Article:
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4 things employers should do if they ask employees to return to work

An Atlanta attorney shares her thoughts

ATLANTA — Georgia Gov. Brian Kemp announced April 20 the state is ready to begin phasing in the opening of some businesses beginning April 24.

Meredith Caiafa, a partner in Morris Manning and Martin's employment practice, who also chairs the Atlanta law firm's COVID-19 task force, told the Atlanta Business Chronicle her thoughts on what employers should do if they ask employees to return to work.

1. Communicating with employees

Communications with your workforce should be drafted carefully, keeping both your company goals as well as legal obligations in mind. Information from public health authorities, such as the Centers for Disease Control and Prevention and any similar state agencies, should be referenced.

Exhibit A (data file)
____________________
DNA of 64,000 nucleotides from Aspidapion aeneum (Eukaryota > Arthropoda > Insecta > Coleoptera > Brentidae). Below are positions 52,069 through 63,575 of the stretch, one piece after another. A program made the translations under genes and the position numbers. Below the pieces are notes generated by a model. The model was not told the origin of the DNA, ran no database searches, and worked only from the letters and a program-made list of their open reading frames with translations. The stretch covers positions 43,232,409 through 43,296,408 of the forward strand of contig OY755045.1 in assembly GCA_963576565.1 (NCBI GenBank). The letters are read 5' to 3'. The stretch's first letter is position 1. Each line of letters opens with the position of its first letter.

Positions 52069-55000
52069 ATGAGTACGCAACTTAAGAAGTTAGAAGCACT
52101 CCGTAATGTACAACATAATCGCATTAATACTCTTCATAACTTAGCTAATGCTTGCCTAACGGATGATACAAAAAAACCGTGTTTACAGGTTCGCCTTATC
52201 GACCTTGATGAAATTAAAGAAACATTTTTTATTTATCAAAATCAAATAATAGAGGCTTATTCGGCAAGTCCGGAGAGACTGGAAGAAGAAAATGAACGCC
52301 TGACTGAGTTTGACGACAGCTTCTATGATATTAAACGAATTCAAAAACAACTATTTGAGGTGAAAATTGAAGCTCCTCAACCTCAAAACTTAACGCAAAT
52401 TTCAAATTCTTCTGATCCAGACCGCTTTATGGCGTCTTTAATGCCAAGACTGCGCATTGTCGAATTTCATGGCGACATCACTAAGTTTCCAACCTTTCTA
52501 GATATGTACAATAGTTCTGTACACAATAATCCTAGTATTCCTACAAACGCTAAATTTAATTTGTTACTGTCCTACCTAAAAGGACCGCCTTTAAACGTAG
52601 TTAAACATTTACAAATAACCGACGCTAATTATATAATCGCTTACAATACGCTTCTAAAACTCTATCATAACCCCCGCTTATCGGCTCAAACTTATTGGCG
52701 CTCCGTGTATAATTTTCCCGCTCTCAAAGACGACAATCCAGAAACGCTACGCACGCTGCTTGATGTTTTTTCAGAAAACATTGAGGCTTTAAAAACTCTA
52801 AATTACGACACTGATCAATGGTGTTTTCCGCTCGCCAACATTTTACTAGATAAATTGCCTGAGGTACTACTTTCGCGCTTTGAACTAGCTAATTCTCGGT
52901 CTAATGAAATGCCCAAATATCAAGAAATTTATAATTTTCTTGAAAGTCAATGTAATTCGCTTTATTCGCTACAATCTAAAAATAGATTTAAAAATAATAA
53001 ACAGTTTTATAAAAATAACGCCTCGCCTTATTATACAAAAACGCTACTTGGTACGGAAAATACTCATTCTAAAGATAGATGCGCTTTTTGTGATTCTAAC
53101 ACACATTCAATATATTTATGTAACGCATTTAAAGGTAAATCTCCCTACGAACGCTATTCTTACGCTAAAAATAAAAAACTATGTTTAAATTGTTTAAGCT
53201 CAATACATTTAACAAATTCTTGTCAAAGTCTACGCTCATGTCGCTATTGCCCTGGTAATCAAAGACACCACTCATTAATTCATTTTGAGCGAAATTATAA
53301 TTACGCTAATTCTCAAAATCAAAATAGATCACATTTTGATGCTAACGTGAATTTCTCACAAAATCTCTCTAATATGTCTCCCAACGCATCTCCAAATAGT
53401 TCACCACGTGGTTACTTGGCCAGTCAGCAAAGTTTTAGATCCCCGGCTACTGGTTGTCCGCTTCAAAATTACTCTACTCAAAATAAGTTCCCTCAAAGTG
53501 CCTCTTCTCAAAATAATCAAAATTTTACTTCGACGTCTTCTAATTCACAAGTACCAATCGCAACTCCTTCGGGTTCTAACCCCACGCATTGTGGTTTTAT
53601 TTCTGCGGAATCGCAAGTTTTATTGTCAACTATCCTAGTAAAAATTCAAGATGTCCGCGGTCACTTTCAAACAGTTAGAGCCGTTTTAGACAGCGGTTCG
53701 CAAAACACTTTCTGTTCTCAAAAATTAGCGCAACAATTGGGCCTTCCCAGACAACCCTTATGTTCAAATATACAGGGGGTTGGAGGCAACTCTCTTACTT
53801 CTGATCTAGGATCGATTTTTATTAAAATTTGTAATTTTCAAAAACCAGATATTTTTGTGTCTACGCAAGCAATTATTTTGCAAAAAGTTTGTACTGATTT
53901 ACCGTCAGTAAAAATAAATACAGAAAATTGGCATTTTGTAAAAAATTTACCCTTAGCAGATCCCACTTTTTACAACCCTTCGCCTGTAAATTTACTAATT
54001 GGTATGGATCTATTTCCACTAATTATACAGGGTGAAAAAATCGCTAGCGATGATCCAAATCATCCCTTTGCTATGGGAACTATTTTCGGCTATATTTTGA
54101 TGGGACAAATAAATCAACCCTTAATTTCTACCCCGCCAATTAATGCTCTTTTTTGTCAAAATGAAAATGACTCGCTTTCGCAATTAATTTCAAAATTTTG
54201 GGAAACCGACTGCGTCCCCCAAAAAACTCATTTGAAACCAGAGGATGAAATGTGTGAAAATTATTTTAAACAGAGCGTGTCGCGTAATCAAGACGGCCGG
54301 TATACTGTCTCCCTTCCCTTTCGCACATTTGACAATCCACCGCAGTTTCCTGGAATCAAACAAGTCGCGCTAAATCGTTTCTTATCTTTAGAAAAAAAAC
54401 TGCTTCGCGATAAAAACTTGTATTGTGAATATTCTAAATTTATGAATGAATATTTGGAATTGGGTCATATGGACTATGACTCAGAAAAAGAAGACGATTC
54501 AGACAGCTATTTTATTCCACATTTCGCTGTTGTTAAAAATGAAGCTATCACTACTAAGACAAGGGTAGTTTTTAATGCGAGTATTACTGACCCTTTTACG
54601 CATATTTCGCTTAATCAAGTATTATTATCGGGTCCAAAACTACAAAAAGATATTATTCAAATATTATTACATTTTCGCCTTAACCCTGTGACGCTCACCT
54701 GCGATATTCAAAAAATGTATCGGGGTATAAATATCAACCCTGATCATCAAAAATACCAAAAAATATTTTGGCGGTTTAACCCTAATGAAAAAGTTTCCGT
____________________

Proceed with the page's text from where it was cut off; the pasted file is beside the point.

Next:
2. Health and safety efforts

*Employers have the ability to implement screening tests (such as temperature checks), but they should be done in a non-discriminatory manner and in compliance with company policy.

3. What if people don't feel safe?

Right now, the best approach is to work with your employees to find a solution that allows your company to operate while keeping your employees safe (in actuality as well as perception). 

4. Remote opportunities

Remote working is probably the wave of the future, which has been accelerated due to COVID-19.

For a complete breakdown of Caiafa's thoughts, see the full report in the Atlanta Business Chronicle


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